Midway through the North American leg of a tour to support their recent comeback effort, Danny Wood of New Kids on the Block (NKOTB to those in the know), spent a few minutes talking shop before abruptly, and angrily, hanging up on The Independent. Before the volatile ending, however, Wood had a few enlightening things to say about getting back together with the New Kids, life between the group’s dissolve in 1994 and now, and the boys’ largely female fan base. Just don’t ask him what it was like to experience public scrutiny (allegations in ’92 of lip-syncing, which were later denied, come to mind), because according to Wood, the past is inconsequential.
So how is the New Kids’ reunion going so far? “I think a year ago we did a reunion tour,” Wood explained. “Now that we went to Europe and are back with a new record, I think the reunion is over. We’re back.”
The five founding members of NKOTB, Donnie Wahlberg, Joey McIntyre, brothers Jordan and Jonathan Knight, and Wood officially rejoined forces in April of 2008 and now find themselves back at it after a breakup that technically lasted about five years longer than the group’s official career. “Musically, it’s the same as it was before,” said Wood. “Everyone does their own thing, but better.” While some of the boys cut solo records, launched acting careers, competed on Dancing with the Stars, or stayed out of the spotlight entirely during the time off, one has to wonder what it is that’s making things work now. “Maturity,” Wood explained. “And the 15 years apart.”
Though Wood himself has taken on a solo career, he didn’t do so until recently. “I’ve been keeping busy. I have four kids and some other businesses,” he explained. “I’m involved with Halcyon Jets, where I’m VP. It’s a private aviation company. : It’s fun. I’ve been involved since the beginning.” But don’t assume the boys on the block tour via Halcyon. “We tour on busses,” Wood pointed out. “It’s more comfortable and we sleep better.”
It’s fitting, perhaps, because one of the most famous images of the New Kids is of their tour buses, always surrounded by female fans who would wait hours for the band to pull into parking lots all over the nation. And so far their fans don’t seem to have grown out of the custom. “We pulled up [in Lousianna] at 9 a.m. this morning and girls were already here,” said Wood. “It’s fun; the girls are calmer.” In fact, Wood had nothing but praise for group’s largely female fan base. “We have some younger fans, [but] the core is between 25 and 35. Older fans are bringing new fans along, and the younger audience is liking our music. We run into a lot of older fans who are now independent women, successful, and in positions of power. It’s very cool.”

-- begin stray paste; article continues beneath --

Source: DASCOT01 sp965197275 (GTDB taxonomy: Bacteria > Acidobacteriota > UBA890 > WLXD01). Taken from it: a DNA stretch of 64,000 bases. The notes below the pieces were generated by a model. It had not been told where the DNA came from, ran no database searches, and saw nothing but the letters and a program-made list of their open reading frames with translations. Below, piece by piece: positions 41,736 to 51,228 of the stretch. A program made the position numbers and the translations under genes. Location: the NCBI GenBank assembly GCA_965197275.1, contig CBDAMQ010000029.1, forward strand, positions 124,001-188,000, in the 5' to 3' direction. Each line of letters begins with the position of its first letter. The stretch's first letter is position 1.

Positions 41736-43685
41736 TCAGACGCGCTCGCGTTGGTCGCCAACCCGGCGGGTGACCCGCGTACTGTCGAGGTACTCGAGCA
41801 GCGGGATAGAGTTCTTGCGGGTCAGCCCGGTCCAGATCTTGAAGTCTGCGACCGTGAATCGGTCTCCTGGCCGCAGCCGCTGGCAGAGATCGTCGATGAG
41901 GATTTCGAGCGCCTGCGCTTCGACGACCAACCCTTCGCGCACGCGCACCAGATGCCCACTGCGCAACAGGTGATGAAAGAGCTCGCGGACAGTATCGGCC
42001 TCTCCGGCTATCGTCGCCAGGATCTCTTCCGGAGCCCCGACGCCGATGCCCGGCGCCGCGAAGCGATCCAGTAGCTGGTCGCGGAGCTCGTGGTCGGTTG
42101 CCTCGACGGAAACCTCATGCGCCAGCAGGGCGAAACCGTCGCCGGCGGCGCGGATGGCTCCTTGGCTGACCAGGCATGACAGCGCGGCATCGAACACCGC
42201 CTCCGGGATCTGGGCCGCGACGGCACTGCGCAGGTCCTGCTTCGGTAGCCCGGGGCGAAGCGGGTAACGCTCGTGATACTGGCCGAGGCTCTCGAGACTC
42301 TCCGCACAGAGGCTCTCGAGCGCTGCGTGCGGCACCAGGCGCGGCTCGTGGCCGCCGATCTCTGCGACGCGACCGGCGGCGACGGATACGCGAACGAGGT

After such a complimentary nod to the women who, as girls, bought their albums, concert tickets, lunch boxes, posters, dolls, and other miscellany merchandise, it was somewhat surprising to hear just how quickly Wood’s mood went south from there.
Considering the stigmas attached to the boy band enterprise, it’s certainly no small feat that the New Kids have reemerged so prominently some 15 years after their split. Still, one has to wonder about the backlash associated with such a reunion and how music critics as a whole are reacting to the “new” New Kids.
But instead of addressing the issue, Wood became irrational, demanding to know why I hadn’t read the Washington Post‘s article on their recent show at Madison Square Garden. He vehemently claimed that the band is being taken very seriously in the music arena, and was then cut off by his publicist. So much for shining a light on what it’s like to grow up under a highly critical public eye. In the eyes of the New Kids, the music, the fans, and the adoration has stayed the same-and the media, for all intents and purposes, can make of it what they will.
The New Kids on the Block will open the Santa Barbara Bowl’s 2009 concert season this Friday, April 17, at 7 p.m. with special guest Jabbawockeez. Call 962-7411 or visit sbbowl.com for details.